Willie and the Secretary discussed the opportunities for Farm Aid and the USDA to work together to strengthen family farm agriculture in the United States. Willie and the Secretary spoke in particular about the need to help dairy farmers, the economic stimulus potential of family farmers, and the need to build and improve infrastructure for family farm-product processing and distribution systems across the country.

Both Willie and Vilsack agreed there is a lot opportunity for the USDA and Farm Aid—and other food and farm groups nationwide—to work together. They arranged for future conversation because Willie got his stagecall and the show had to go on! So Willie went onstage and the Secretary and Mrs. Vilsack braved the threatening skies to hear some terrific music from an all-star team of Willie Nelson, John Mellencamp and Bob Dylan.

Farm Aid is very pleased to have these opportunities to meet with top policymakers like the Secretary of Agriculture—they represent an open door and listening ear that we have rarely had since our beginnings in 1985. (And we're also always pleased to have a reason to catch a Willie concert!)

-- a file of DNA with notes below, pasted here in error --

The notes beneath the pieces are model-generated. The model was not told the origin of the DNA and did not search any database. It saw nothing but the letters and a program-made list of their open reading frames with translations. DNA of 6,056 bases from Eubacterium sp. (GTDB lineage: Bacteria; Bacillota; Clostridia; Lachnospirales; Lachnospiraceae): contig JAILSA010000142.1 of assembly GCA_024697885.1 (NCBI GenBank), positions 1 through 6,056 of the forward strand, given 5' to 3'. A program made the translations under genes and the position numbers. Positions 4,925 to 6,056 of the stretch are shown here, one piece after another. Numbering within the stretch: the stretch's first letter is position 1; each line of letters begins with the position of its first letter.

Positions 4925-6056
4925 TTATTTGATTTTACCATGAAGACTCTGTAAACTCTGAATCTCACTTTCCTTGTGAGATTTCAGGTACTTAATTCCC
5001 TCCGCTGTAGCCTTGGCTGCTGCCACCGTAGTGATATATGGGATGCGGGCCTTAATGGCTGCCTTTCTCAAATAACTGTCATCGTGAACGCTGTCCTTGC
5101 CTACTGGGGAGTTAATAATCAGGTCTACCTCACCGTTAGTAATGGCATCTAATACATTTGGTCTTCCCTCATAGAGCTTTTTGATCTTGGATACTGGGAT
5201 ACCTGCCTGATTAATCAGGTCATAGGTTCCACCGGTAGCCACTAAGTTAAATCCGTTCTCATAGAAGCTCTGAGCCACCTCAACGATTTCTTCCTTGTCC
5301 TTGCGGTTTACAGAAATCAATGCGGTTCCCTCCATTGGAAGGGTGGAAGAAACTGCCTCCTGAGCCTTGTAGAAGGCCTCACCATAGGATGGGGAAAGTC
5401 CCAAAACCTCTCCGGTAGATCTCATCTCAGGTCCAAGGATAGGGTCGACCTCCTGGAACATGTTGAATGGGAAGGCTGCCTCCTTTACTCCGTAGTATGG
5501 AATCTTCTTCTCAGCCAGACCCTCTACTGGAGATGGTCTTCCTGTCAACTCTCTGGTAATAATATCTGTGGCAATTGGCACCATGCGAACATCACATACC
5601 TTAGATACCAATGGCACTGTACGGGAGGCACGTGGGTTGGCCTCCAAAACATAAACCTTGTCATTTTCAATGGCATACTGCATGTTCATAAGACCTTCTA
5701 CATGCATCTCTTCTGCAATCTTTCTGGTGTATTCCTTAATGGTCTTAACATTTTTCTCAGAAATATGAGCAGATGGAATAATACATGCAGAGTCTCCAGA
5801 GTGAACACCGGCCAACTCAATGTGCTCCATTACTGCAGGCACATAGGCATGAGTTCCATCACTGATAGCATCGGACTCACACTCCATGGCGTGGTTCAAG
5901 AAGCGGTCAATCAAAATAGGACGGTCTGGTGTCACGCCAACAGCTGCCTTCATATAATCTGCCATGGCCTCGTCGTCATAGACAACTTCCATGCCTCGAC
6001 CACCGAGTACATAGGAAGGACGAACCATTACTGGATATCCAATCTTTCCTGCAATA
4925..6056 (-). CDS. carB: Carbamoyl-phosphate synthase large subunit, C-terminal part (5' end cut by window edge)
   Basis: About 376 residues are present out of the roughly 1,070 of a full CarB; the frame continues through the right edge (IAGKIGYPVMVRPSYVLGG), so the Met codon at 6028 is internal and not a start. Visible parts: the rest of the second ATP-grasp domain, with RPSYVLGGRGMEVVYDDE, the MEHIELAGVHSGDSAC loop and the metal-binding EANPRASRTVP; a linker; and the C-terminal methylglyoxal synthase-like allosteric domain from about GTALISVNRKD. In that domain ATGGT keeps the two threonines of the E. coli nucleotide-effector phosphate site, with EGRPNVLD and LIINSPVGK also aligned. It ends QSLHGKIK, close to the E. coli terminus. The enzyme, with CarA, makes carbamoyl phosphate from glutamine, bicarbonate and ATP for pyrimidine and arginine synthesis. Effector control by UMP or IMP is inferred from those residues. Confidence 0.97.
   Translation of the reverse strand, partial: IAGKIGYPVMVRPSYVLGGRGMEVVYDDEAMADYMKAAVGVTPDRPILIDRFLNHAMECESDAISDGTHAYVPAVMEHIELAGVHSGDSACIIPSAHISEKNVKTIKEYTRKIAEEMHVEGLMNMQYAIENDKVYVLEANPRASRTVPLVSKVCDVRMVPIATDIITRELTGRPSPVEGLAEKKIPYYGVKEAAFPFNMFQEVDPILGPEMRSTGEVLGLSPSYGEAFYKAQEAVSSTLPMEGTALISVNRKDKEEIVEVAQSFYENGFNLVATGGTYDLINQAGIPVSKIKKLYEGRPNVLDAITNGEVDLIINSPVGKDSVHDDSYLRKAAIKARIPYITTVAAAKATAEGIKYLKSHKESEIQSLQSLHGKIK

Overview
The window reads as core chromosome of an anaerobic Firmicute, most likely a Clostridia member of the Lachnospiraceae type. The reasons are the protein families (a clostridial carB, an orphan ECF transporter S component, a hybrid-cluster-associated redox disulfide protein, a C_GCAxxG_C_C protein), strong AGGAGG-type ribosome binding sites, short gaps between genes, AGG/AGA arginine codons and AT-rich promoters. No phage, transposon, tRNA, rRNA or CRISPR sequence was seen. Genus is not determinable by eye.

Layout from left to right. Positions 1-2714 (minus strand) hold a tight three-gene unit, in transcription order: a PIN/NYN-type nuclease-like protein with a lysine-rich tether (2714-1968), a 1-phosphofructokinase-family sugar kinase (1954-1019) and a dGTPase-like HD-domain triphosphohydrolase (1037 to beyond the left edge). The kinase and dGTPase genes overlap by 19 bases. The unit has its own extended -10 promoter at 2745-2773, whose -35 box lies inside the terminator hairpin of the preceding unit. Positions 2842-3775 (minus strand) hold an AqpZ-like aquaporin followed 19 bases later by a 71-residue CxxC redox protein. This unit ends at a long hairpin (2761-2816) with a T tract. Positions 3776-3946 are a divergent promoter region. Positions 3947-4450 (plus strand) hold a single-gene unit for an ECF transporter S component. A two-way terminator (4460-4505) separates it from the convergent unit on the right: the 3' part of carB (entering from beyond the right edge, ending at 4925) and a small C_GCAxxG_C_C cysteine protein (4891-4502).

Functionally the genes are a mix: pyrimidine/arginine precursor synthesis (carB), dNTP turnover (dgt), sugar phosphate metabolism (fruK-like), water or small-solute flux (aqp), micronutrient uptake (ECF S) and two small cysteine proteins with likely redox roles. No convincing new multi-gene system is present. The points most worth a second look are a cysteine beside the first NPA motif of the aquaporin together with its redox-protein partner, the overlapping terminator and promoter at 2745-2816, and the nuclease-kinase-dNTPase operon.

Tuesday, July 28, 2009

Glenda explains Farm Aid’s concert sponsorship philosophy

GlendaAs we prepare for our annual concert, we often get questions about how and why we work with our sponsors. I'm eager to hear people's questions and opinions about sponsors because it means that people are passionately engaged in the Good Food Movement, and that enthusiasm and interest in engaging in conversation is key to long-term system change.

First, thanks to the sponsors our concert costs are underwritten so that we can put more money directly towards our work with family farmers. We are pleased to give sponsors recognition in exchange for the support they give to the cause.

The mission of Farm Aid is to support family farmers. One of the ways we work toward that mission is by promoting food from family farmers. We know that when more and more consumers purchase local, organic, or humanely-raised food, farmers are more likely to receive the financial rewards they deserve. That mission drives our general sponsorship philosophy.